Please Note: Blog posts are not selected, edited or screened by Seeking Alpha editors.

Is SanDisk (SNDK) A Flashy Investment?

|Includes: Western Digital Corporation (WDC)

If there is one trend in electronics over the past 10-15 years that towers above all other, it is mobility. Starting with PDAs in the late 1990's, the portability trend has expanded through a huge number of categories, starting with MP3 players like the iPod and continuing into GPS devices, smartphones, tablets, electronic book readers, ultra-thin and low power notebooks, wearable fitness trackers, etc. In fact, I'm willing to wager that you or someone in your family received some kind of portable electronic device as a holiday gift this year. Mobile electronic devices have become ubiquitous in our world.

One of the core technologies that make this possible is flash memory storage. Flash has many advantages over traditional mechanical hard drive storage. Flash is more durable (minor drops and bumps usually won't damage it), requires less power (important for battery operated devices), can be manufactured in much smaller and unique form factors (important for slim/light devices), and have faster read access times (making the device feel faster).

With these advantages, along with falling prices and the continuing move to mobile, a pure play flash stock selling at a price cheap enough to be screened by Magic Formula® Investing should be an interesting investment candidate.

SanDisk (SNDK) - A Pure Play on Flash

SanDisk is one of the only pure plays on flash in the market. SanDisk breaks its sales into two channels. The Retail channel is flash storage cards/sticks for smartphones, digital cameras, and the like (about 37% of sales). The Commercial channel includes embedded flash solutions for OEM customers and solid state drives, or SSDs, that replace traditional hard drives in newer PCs. SanDisk has moved aggressively into Enterprise SSDs with the purchase of SMART Storage Systems a few months ago. SSDs now represent about 20% of revenues, from just 10% a year ago.

Revenue growth is a highlight of an investment in SNDK. The company has grown the top line at a compound annual rate of 13% over the past 5 years, and over 20% over the last several quarters. Bit supply growth in 2013 has been about 20%, and is expected to be about 30% next year. Make no mistake, the move to flash storage will continue to be a secular trend in electronics.

Another thing I like is SanDisk's move towards embedded flash and SSD solutions instead of relying on retail card sales. Cards are off-the-shelf items that consumers often purchase based on price instead of brand. Embedded solutions are designed in to products and often have at least 1 year of sales, in addition to establishing OEM relationships that lead to repeat business. They are also less price sensitive - it is remarkable that SanDisk has recently been able to increase price-per-gigabyte (by 12%) while continuing its historical ability to reduce cost-per-gigabyte (by 19%). These factors should both improve the base gross margins for the company while easing some of its historical volatility. Speaking of which...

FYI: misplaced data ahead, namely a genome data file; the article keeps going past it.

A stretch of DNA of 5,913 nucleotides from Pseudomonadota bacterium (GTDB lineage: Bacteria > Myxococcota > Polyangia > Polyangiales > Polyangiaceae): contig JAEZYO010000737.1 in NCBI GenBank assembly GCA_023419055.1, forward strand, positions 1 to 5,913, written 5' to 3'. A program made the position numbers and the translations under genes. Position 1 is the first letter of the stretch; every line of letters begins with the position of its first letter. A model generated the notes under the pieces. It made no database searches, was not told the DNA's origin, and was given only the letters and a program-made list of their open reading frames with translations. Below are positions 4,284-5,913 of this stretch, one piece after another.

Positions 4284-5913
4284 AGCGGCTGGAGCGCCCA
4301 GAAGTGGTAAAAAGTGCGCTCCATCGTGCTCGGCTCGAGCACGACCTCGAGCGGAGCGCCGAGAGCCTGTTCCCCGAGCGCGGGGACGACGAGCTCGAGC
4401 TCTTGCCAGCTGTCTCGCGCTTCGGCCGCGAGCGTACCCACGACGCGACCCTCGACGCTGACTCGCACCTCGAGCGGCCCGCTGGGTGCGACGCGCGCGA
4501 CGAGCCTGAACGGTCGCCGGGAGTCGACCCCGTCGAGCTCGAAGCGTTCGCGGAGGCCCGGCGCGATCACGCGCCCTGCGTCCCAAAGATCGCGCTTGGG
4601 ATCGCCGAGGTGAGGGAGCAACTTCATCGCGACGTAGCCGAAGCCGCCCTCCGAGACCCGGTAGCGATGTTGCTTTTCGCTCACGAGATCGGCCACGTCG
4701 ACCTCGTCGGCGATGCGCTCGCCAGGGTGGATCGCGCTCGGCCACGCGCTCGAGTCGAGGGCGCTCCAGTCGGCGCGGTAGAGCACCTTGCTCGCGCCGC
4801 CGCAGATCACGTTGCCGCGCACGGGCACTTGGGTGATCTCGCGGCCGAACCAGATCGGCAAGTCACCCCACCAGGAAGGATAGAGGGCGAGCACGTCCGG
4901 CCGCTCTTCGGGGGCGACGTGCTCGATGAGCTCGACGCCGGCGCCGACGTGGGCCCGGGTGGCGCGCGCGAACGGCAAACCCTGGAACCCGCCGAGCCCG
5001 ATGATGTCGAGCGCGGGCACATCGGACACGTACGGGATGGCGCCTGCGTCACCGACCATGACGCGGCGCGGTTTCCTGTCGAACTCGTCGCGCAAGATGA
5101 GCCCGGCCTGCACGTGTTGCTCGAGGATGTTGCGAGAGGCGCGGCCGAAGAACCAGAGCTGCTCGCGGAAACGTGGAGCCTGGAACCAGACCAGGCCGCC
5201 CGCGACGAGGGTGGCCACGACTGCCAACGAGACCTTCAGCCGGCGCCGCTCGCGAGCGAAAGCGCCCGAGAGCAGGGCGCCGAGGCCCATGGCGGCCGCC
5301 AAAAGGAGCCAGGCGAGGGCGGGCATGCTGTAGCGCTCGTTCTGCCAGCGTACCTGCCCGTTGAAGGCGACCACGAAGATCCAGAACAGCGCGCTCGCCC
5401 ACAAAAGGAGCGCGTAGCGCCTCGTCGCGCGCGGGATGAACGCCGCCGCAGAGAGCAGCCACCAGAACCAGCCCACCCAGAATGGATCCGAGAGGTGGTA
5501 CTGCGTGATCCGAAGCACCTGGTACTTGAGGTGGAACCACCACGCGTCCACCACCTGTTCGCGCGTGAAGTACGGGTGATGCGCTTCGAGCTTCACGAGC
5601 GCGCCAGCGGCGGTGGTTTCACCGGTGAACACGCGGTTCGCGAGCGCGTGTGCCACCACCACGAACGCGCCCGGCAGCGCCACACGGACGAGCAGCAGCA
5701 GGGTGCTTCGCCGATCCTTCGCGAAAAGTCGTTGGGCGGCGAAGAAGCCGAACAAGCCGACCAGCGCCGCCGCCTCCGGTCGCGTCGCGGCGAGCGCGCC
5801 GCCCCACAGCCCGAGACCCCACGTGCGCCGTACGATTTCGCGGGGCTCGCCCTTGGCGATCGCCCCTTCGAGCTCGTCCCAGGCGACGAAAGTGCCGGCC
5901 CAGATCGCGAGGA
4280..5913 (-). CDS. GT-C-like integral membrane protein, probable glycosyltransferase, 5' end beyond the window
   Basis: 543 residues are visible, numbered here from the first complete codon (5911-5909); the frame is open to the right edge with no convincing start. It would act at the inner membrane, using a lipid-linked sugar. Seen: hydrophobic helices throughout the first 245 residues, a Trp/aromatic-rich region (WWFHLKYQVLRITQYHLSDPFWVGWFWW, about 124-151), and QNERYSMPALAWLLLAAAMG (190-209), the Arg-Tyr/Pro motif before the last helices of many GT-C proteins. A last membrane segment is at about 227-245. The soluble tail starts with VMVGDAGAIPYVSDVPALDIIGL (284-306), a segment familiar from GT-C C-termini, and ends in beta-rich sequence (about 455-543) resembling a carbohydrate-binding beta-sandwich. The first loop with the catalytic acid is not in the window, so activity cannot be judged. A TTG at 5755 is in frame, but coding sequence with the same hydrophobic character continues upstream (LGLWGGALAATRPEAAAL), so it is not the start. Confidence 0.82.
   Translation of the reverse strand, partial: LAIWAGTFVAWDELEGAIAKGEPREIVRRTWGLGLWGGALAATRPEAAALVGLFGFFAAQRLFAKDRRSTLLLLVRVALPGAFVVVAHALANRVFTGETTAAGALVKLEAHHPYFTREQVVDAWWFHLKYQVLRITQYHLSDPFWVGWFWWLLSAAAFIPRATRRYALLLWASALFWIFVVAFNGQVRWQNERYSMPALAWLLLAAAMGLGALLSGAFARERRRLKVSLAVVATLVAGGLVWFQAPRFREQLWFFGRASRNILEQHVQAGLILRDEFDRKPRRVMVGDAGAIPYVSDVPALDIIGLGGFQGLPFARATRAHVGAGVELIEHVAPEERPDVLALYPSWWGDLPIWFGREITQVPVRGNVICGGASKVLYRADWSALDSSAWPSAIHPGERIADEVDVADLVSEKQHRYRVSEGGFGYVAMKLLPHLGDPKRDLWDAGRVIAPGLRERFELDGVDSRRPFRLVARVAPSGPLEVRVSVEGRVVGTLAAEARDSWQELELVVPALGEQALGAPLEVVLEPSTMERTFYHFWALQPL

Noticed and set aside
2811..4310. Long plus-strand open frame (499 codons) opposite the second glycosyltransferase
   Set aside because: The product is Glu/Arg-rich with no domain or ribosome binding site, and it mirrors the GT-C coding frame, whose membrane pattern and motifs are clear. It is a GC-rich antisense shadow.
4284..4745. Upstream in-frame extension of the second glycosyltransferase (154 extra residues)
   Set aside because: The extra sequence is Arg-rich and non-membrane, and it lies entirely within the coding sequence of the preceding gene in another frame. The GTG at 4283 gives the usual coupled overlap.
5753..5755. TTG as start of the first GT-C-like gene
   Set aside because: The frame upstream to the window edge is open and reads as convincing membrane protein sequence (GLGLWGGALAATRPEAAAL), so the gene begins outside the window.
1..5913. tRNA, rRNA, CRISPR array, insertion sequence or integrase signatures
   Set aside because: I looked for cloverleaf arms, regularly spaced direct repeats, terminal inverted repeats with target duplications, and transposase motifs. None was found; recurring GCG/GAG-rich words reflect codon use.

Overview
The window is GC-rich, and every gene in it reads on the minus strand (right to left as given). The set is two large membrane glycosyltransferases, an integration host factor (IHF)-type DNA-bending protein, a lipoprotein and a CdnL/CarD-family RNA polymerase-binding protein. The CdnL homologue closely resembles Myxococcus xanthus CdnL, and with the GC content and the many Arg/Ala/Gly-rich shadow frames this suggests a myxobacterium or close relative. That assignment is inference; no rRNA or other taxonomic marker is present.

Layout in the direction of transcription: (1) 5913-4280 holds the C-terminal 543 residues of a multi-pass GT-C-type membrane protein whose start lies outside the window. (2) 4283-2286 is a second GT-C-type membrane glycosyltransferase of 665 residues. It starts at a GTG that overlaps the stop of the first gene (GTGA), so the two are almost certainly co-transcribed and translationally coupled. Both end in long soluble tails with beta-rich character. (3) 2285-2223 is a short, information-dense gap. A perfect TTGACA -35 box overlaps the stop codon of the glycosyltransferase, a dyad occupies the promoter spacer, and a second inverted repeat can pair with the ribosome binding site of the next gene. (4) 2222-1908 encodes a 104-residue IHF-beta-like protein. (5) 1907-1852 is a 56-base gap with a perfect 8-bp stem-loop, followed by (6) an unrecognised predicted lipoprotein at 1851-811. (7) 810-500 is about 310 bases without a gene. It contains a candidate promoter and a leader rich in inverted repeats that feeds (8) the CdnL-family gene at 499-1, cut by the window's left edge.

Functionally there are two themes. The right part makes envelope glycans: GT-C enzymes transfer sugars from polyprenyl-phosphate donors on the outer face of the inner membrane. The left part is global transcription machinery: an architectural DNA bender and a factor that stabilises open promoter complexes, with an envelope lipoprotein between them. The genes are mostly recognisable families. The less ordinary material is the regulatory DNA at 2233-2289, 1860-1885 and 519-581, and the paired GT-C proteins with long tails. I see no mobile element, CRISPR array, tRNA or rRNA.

Flash - A Commodity with Volatile Supply/Demand Dynamics

Flash memory is a commodity. SanDisk has a lot of big, established competition, including Hynix, Intel (INTC), Micron (NASDAQ:MU), Samsung, Toshiba, and other smaller, generic producers. There is nothing special or rare about it - the only limit to supply are what semiconductor fabs can produce.

Given this fact, and the fact that consumer electronics (NYSE:CE) is a cyclical industry, flash supply and demand balance is very tenuous. Frantic production to catch up to demand often leads to dramatic over-supply when the CE market cools off. One needs only to look at SanDisk's financials to see this. The company swung from a $917 dollar operations loss in 2008 to a $1.5 billion dollar profit in 2011, and which was then cut in half to just a $700 million profit the following year!

SanDisk right now is in a good supply/demand market. Sales are growing at 25%, and gross margins are at the high end of the company's 30-50% range. But we always need to plan for the next pothole in the road, which history shows us is not too far in the future.

Is SanDisk A Buy?

SanDisk should continue growing revenues, and the transition into embedded and SSDs is favorable. Additionally, the company just recently started paying a dividend (a skimpy 1.3% yield), and aggressively buying back shares ($1 billion in Q3 alone). The EBIT/EV earnings yield of 11.3% andcash yield of over 10% both look really attractive for this kind of growth. So is SanDisk a buy?

MagicDiligence's answer is a solid "maybe". Forecasting about 140% growth in free cash flow for 2013, followed by 10-15% growth from there, with an inevitable 50% pothole like 2012 along the way, I see SanDisk worth about $79 per share. That's about 13% of upside to the current price. While I'm slapping the "positive" opinion on the stock, 13% is not enough margin-of-safety to recommend it, especially in such a volatile industry.

It is a reasonable opinion that SanDisk's business changes could soften bumps in the road going forward, and an argument could be made for a more aggressive growth assumption. SanDisk is a difficult stock to lock down a price for, and there are a wide range of potential outcomes here.

Disclosure: I have no positions in any stocks mentioned, and no plans to initiate any positions within the next 72 hours.